Mantell was told he was wrong six ways from Sunday, but he persisted. He spent more time at the quarry, dug up more fossils, continued to turn his house in a museum, and talked to anyone who would listen for five minutes. Buckland still ignored him, although Georges Cuvier came around and admitted his error. Mantell’s ideas began to attract attention, including the notice of a young assistant to a natural history museum, Richard Owen. They spent a lot of time together; Owen had connections.

Eventually, the Mantell Museum (formerly his house) became so elaborate that Mary and the family had to move out. At first, she continued to come back to help and visit. Over time, her estrangement became permanent. The museum attracted plenty of visitors but very little money. Despite trying to get royal patronage (and money), Mantell was ultimately unable to afford maintaining the museum. He had to sell most of his collection, though he had at last achieved the notoriety he sought. He was at last considered the Iguanodon expert.

Horn or Spike?

Two additions to the Iguanodon/Mantell story are notable. One concerned the placement of the pointed fossil, slightly larger than Gideon’s hand. Cuvier had told Mantell that his discovery was probably just a rhino; so had Buckland. We know now that plenty of dinosaurs had horns. It was not a terrible error for Gideon to place the bone on the forehead of his iguanodon.

Iguanodon fossil discovered by Mantell, photo from fineartlibrary.

But it turns out that iguanodons were fairly prevalent in the region, even more so on the northwestern part of Europe. Eventually, other iguanodon skeletons were discovered in Belgium and France, and the pointed spike was found to be part of the front claws. With lots more bones and lots more ancient reptiles identified, Iguanodon was eventually set up on hind legs, more like a kangaroo.

Comparative Iguanodon thumb claw and other claws. Photo from UK Natural History museum.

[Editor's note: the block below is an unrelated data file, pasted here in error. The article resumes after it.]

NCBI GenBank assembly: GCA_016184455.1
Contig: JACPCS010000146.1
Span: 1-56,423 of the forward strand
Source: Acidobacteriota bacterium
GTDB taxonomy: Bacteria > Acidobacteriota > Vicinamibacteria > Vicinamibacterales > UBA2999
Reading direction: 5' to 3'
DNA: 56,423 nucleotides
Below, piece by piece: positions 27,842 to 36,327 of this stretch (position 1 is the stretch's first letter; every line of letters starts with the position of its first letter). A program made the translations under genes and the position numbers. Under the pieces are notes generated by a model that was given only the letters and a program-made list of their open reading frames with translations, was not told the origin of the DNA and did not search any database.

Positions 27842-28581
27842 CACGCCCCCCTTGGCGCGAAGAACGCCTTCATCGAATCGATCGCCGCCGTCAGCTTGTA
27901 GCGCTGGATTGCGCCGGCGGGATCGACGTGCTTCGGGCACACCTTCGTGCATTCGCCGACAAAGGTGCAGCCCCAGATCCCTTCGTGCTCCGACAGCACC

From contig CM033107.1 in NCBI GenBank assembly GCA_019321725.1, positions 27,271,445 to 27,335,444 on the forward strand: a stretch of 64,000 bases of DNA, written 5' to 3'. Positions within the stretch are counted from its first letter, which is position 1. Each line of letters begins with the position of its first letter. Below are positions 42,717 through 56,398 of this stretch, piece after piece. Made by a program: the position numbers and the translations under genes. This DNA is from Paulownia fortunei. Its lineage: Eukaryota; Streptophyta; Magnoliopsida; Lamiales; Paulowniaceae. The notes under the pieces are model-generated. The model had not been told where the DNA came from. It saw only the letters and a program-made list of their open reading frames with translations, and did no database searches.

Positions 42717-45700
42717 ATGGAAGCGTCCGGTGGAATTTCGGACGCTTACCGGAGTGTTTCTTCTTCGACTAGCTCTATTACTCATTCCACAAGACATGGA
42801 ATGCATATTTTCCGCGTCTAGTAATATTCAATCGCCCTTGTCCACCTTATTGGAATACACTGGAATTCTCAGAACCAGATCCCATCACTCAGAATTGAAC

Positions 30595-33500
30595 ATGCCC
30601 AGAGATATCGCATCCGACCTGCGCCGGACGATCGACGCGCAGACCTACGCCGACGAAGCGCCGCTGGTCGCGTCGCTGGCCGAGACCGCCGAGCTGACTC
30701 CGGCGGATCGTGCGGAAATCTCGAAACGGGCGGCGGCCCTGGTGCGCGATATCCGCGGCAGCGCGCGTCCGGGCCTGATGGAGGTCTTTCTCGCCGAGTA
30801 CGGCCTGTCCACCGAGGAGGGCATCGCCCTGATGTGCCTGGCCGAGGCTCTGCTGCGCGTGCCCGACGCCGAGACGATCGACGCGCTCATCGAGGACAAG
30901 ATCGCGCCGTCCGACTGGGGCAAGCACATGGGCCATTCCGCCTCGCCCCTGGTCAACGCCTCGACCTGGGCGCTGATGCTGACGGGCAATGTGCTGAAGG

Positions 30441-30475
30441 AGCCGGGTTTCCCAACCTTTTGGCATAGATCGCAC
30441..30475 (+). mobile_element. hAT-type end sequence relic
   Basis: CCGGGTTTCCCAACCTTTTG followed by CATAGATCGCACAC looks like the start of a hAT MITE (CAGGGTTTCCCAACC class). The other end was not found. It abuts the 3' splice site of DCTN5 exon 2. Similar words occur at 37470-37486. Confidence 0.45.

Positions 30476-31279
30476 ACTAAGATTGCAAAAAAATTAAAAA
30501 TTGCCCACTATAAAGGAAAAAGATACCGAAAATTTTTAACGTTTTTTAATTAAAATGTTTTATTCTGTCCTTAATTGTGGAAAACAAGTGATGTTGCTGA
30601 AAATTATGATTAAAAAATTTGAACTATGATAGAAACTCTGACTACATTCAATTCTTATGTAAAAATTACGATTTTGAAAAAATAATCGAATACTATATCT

With this upright design, then the pointy object could be portrayed as a claw rather than attached to the forehead. Particularly once other horned fossils were discovered, with the horns were still attached to the head crest, it was hard to see Gideon’s pointy fossil as a part of the head. The horn became a thumb spike. The error was firmly attached to Gideon Mantell’s reputation.

Iguanodon belgique, the official Iguanodon. Photo from Pinterest

Dinner in a Dinosaur

The other postscript to Mantell’s discoveries involved Richard Owen, a man who turned out to have some nerve. Owen had aristocratic patrons and more than a little showmanship. Mantell was a painstaking scientist; Owen wanted to grandstand. They argued over the design and structure of the reptile discoveries. He also ridiculed Mantell’s size estimates, claiming that no such reptiles could be that big. Owen was the one who coined the phrase “dinosaur,” and, given the chance, Owen took the lead in publicizing the dinosauria that Mantell and a few others had originally struggled to explain.

The two naturalists were asked to help build out exhibits for London’s 1850 Great Exhibition, which included the Crystal Palace. Mantell designed a series of sculptures, but died before they were put before the public, so he did not have a chance to oversee the work. Owen saw to their completion, his vision of these ancient animals as clumsy, lumbering creatures like elephants, was the one that lasted. It was Owen’s portrayal of the iguanodon that the world saw, despite Mantell’s work in making the discoveries in the first place.

Perhaps the worst example of grandstanding came as the large structures were being assembled for display. Owen invited a group of wealthy donors to dinner. The newspaper report and depiction was both fascinating and bizarre. The idea of dinosaurs began to grow in popular appeal.

The ignominy for Gideon Mantell was not yet over.

While his discovery of teeth and spikes had prompted the discussion of the iguanodon, and originally had been honored with the name Iguanodon anglicus, his species was eventually eliminated. It was termed a nomen dubium, meaning that there wasn’t enough of a definitive skeleton found to deserve a separate species. Gideon’s bones were ultimately recategorized under the species of Iguanodon Bernissartensis, from the bones discovered in the quarries of Belgium.

The tooth was bequeathed to Gideon’s son, William, who had moved to as far away as possible. The iguana tooth that started it all — that created the species name of Iguana + Don–now belongs to the museum, Te Papa Tongarewa, in Wellington, New Zealand.

It’s not even on display.